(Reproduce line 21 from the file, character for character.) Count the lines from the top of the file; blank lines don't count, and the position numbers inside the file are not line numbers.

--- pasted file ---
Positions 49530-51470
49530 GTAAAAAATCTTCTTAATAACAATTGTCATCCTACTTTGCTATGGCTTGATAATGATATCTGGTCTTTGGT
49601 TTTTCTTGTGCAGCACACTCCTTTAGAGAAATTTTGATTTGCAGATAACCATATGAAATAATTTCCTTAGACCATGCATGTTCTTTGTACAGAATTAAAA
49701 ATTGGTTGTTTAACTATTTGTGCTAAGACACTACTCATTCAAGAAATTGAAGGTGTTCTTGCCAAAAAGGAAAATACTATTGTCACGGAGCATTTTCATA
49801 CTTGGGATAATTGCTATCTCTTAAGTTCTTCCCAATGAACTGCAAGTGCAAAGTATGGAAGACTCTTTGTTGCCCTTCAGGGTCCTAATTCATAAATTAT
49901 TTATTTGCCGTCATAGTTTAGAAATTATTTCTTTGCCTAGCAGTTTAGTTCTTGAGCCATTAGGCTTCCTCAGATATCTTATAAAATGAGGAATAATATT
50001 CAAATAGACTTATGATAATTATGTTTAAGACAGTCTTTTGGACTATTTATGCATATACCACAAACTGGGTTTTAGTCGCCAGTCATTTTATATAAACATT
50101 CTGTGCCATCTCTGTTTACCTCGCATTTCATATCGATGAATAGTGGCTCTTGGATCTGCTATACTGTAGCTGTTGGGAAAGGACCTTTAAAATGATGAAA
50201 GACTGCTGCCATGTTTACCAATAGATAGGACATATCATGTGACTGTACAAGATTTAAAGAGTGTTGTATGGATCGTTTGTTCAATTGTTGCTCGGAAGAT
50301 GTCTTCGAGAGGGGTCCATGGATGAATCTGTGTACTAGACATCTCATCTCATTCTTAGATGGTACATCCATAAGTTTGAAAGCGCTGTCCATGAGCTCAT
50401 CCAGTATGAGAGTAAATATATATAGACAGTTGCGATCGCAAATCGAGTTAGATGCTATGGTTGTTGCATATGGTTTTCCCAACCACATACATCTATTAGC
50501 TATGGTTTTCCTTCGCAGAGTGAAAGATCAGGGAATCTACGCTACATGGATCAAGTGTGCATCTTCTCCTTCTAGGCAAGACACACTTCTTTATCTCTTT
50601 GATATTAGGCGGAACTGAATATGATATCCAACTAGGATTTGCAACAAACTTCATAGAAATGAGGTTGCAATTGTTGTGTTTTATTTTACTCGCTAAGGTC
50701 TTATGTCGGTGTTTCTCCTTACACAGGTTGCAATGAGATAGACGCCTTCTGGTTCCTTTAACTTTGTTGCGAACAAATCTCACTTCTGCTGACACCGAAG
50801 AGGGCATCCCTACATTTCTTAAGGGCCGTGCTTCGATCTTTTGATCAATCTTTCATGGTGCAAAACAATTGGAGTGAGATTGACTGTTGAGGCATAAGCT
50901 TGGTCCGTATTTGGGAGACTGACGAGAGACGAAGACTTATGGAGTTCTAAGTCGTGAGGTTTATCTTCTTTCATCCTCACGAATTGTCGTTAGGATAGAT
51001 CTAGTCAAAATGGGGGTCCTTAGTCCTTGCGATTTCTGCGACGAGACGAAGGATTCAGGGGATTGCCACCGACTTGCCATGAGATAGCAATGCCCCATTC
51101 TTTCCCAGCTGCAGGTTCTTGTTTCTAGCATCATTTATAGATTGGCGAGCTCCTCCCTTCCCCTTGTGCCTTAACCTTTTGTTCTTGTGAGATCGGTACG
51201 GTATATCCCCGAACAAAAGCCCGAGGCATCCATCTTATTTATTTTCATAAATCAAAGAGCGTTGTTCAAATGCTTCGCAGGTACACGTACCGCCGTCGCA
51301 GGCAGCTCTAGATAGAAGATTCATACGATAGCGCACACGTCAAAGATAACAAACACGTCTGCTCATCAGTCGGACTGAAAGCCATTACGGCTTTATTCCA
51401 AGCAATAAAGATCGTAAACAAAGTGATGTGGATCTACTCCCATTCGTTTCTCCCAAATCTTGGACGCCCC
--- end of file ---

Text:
51401 AGCAATAAAGATCGTAAACAAAGTGATGTGGATCTACTCCCATTCGTTTCTCCCAAATCTTGGACGCCCC